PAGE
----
Officials are searching for a grizzly bear that attacked and killed a camper in a remote Montana forest on Tuesday morning. The animal is said to have previously wandered through the site before the attack.
The camper, who’s identity has not yet been released, was attacked between 4 am and 5 am at a campground near Ovando on the edge of the Bob Marshall Wilderness along the Blackfoot River. Other campers used bear spray causing it to flee the scene.
Montana Department of Fish, Wildlife & Parks officers have deployed a Wildlife Human Attack Response Team comprised of game wardens, biologists and wildlife conflict specialists to help track and capture the bear. The bear will be euthanized when caught.
“This isn’t normal bear behavior, and it’s the kind we want to address right away. Most of the time when we have grizzly-human encounters that result in injury, most of the time the bear is doing normal bear stuff — protecting food resources, protecting cubs or a surprise encounter. This doesn’t really apply in this situation, where somebody was camping at night. We have a bear roaming around town, that had already hit a chicken coop, so our response is different than if it was normal bear behavior.”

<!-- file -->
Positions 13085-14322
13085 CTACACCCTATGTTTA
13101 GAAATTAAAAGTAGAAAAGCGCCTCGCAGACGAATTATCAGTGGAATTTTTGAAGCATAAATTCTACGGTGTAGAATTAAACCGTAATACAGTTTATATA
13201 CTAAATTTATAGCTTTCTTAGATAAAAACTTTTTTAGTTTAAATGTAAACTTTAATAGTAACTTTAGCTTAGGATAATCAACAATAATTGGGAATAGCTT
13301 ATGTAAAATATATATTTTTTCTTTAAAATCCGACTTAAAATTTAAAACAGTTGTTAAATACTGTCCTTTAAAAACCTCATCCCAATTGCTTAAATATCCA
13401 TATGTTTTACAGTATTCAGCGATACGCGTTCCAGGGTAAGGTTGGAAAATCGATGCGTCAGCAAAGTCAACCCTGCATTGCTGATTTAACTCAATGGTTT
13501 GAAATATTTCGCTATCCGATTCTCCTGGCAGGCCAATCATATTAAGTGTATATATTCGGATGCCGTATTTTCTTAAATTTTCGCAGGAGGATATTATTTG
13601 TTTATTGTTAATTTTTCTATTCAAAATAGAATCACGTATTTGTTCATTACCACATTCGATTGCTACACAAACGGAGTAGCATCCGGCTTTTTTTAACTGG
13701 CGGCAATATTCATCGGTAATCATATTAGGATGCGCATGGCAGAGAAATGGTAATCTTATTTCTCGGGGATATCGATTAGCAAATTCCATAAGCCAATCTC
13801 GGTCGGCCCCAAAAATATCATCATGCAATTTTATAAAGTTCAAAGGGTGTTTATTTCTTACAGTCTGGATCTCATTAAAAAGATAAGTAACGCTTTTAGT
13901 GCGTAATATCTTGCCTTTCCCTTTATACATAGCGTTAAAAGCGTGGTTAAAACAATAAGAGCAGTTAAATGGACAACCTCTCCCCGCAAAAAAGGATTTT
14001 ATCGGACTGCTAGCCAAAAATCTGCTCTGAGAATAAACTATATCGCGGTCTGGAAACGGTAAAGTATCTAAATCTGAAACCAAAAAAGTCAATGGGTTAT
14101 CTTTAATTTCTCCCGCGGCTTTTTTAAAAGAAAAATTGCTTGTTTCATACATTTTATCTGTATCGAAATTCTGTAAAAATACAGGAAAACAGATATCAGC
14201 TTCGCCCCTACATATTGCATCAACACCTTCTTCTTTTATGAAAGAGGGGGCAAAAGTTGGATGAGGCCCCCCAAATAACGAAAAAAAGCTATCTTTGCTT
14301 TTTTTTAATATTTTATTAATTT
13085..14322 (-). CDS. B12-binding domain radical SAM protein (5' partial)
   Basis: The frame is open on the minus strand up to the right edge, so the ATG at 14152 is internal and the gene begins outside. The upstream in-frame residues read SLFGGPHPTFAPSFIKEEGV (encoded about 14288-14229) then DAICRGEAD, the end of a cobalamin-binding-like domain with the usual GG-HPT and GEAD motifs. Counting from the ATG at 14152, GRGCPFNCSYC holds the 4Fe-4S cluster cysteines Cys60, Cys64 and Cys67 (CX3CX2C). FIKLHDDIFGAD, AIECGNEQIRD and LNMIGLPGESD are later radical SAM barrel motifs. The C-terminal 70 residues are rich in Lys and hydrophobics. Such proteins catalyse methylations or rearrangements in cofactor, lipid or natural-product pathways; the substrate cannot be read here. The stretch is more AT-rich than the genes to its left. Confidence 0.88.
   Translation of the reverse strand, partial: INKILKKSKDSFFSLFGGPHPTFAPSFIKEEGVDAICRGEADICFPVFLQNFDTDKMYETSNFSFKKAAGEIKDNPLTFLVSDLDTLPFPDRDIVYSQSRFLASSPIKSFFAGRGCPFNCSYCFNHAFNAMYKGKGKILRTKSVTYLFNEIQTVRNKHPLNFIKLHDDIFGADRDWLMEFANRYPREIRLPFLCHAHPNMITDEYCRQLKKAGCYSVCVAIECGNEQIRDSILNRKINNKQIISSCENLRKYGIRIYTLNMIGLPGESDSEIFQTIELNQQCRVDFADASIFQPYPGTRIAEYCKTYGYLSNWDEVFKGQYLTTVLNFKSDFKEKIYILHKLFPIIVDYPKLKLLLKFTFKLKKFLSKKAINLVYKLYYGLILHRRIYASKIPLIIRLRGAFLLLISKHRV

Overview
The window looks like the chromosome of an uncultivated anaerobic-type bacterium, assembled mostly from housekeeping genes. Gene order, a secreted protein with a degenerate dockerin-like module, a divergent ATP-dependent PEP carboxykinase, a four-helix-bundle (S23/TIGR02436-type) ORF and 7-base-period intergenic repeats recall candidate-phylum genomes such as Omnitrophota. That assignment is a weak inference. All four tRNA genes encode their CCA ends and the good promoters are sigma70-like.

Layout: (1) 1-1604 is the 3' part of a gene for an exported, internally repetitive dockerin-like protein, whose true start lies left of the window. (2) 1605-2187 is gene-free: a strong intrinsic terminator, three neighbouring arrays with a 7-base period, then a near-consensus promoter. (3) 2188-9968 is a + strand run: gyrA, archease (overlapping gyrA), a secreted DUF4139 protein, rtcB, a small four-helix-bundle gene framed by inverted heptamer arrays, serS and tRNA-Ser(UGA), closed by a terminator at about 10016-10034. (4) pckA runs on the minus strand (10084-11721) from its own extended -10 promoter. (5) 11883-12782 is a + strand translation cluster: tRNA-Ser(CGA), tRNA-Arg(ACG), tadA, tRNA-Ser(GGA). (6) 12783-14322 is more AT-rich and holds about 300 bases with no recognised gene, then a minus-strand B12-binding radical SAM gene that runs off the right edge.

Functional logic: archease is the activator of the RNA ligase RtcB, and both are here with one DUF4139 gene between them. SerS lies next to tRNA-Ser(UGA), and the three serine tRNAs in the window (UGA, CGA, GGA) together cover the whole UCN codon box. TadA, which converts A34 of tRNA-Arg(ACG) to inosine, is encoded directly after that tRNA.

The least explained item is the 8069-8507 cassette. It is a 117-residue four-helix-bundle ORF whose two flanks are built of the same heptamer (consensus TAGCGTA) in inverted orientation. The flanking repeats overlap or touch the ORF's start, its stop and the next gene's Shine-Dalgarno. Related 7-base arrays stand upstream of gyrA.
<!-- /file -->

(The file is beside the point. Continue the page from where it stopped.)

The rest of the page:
– Greg Lemon, spokesperson with Montana Fish Wildlife and Parks
The fatality is the second in the USA this year. In April a woman out walking her dogs near Durango, CO, was killed and partial eaten by a bear.
The grizzly bear (Ursus arctos horribilis), also known as the North American brown bear or simply grizzly, is a population or subspecies of the brown bear inhabiting North America.
In addition to the mainland grizzly (Ursus arctos horribilis), other morphological forms of brown bear in North America are sometimes identified as grizzly bears. These include two living populations — the Kodiak bear (U. a. middendorffi) and the peninsular grizzly (U. a. gyas) — as well as the extinct California grizzly (U. a. californicus†), Mexican grizzly (formerly U. a. nelsoni†), and Ungava-Labrador grizzly (formerly U. a. ungavaesis†). On average, grizzlies near the coast tend to be larger while inland grizzlies tend to be smaller.
The Ussuri brown bear (U. a. lasiotus), inhabiting Russia, Northern China, Japan, and Korea, is sometimes referred to as the “black grizzly”, although it is no more closely related to North American brown bears than other subspecies of brown bear around the world.